The Center hosts short-term mission teams that come to the region. From the moment the teams arrive in the city, the staff and volunteers try to teach a paradigm of mission as accompaniment and partnership, seeking where God is already at work in the communities through local organizations and residents — as opposed to having outsiders come in and dictate what ought to be done.
Thomas writes: “At The Center we believe that it’s not our job to deliver God to our partner communities, for God is already present in the communities our groups might visit! Instead, it’s our job as visitors and new friends to look for and join in the joyous and creative ways the Holy Spirit is dancing.”
The Center hosted short-term mission teams in Baltimore before the start of Hands and Feet, however they have increased the number of teams they are hosting, and now have the fellows working with them to help with the additional workload. They have hosted 17 teams since the close of the last General Assembly ranging from middle schoolers to college students to intergenerational mission teams from all over the country. They are currently gearing up for their nine-week summer mission program time with 16 additional teams coming between June and August. And their schedules are already filling up for fall of 2019 and spring of 2020 in anticipation of the assembly in June.
Lowry writes: “Liv and I are meeting with pastors throughout the Baltimore Presbytery, learning more about the neighborhoods and the people who live there. The diversity runs deep, not just from person to person, but from block to block. Each church has a unique perspective of Baltimore as it relates to the area and the street on which their church is located.” Authentically connecting short-term mission teams to these neighborhoods, people, churches and diversity is a big part of what they do. Building relationships with neighbors takes priority over building projects. This work of relationship building in the local community that will host the next assembly is at the heart of the work of The Center and is driving the Hands and Feet initiative.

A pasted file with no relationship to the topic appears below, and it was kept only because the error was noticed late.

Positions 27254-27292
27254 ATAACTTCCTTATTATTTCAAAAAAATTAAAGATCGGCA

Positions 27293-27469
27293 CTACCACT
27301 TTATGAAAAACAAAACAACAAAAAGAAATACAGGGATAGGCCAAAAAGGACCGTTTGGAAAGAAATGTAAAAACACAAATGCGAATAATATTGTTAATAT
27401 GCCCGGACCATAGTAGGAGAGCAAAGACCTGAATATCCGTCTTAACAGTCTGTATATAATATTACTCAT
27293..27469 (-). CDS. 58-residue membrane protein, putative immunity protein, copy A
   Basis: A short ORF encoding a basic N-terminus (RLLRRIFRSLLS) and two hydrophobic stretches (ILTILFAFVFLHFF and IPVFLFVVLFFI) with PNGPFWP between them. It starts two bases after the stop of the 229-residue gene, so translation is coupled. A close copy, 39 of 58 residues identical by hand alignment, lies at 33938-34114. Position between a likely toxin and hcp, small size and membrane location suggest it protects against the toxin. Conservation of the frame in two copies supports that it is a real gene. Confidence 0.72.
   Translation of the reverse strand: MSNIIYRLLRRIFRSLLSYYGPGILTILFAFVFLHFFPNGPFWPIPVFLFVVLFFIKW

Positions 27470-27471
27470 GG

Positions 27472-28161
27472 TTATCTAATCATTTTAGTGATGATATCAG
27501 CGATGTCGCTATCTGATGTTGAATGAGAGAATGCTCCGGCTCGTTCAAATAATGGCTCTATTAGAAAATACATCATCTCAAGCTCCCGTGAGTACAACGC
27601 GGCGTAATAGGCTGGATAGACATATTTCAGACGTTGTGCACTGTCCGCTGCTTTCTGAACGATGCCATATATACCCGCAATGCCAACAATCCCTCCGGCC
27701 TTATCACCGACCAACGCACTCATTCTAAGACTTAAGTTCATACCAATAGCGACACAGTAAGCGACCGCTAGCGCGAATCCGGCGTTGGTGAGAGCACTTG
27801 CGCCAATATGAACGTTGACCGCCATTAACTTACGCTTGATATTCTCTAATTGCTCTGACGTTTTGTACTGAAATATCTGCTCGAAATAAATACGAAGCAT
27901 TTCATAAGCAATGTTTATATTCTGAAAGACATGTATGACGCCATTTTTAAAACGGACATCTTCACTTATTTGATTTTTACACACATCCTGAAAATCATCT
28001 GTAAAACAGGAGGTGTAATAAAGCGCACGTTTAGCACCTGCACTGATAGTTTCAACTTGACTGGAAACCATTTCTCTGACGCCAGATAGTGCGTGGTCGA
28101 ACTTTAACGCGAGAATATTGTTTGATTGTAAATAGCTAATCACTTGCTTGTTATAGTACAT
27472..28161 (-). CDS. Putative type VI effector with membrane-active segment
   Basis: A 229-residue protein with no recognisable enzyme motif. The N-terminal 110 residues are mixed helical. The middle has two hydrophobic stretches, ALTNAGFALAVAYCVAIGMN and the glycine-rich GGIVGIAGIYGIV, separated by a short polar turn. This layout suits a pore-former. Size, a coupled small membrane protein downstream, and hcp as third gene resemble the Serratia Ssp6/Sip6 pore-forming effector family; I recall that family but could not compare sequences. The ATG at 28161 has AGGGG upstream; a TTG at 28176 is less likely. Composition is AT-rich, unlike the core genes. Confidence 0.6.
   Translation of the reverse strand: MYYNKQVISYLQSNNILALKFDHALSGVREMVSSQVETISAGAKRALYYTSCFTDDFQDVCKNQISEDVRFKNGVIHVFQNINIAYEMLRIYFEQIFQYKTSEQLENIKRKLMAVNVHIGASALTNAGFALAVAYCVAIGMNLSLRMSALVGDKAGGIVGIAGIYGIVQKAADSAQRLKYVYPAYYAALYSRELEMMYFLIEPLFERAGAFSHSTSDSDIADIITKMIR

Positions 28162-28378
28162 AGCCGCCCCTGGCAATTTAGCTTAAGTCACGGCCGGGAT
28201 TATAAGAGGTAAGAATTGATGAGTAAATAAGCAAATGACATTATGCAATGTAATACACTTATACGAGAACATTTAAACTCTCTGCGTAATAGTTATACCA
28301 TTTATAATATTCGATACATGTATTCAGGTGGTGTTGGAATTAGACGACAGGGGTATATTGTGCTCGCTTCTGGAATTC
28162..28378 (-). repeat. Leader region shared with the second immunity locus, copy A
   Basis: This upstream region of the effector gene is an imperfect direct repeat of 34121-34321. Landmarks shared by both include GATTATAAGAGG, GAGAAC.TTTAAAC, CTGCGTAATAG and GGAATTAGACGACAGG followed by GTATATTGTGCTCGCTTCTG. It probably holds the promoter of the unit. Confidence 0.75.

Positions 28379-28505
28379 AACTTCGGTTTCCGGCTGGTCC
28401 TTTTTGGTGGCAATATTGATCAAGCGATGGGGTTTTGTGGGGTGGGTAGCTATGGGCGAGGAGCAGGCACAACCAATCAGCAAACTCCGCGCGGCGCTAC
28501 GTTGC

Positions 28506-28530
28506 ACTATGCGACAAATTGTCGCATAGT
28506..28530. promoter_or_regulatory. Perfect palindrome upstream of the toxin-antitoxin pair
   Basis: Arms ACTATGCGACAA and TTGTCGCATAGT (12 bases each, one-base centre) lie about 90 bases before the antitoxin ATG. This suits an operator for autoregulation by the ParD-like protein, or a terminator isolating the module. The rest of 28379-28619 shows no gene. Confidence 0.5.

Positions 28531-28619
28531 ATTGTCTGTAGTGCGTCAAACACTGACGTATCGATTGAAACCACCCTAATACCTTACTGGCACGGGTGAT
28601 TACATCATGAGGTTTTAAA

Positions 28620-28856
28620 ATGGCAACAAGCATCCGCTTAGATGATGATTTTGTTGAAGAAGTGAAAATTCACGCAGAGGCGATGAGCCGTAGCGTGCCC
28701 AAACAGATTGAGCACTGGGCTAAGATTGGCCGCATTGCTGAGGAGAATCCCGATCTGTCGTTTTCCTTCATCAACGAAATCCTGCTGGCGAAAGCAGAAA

Andrew Yeager-Buckley, from the Office of the General Assembly, serves as the Hands and Feet coordinator. “In order to help interpret the ministry of The Center, I’ve made a few trips over the last year to experience and engage in the work being done on the ground firsthand.”
Recently he accompanied a group from State College Presbyterian Church in Pennsylvania as it spent the week in Baltimore. They spent their first full day worshipping and serving with Amazing Grace Lutheran Church and its food distribution program.
“You can only learn so much about the practice of redlining or the concept of food deserts when talking about them in a classroom,” said Yeager-Buckley. “Leadership from The Center Baltimore did an excellent job helping us see some of the boundaries that have been created over the generations that have caused such epic inequalities. The Presbytery of Baltimore has something really special here!”
Hands and Feet is growing into a core initiative of the General Assembly. It’s funded by per capita dollars and individual gifts. All Presbyterians are invited to get involved, plan a trip to Baltimore in the coming year, or see the work firsthand at the 224th General Assembly in June of 2020.
GREG ALLEN-PICKETT serves as the senior pastor of First Presbyterian Church in Hastings, Nebraska.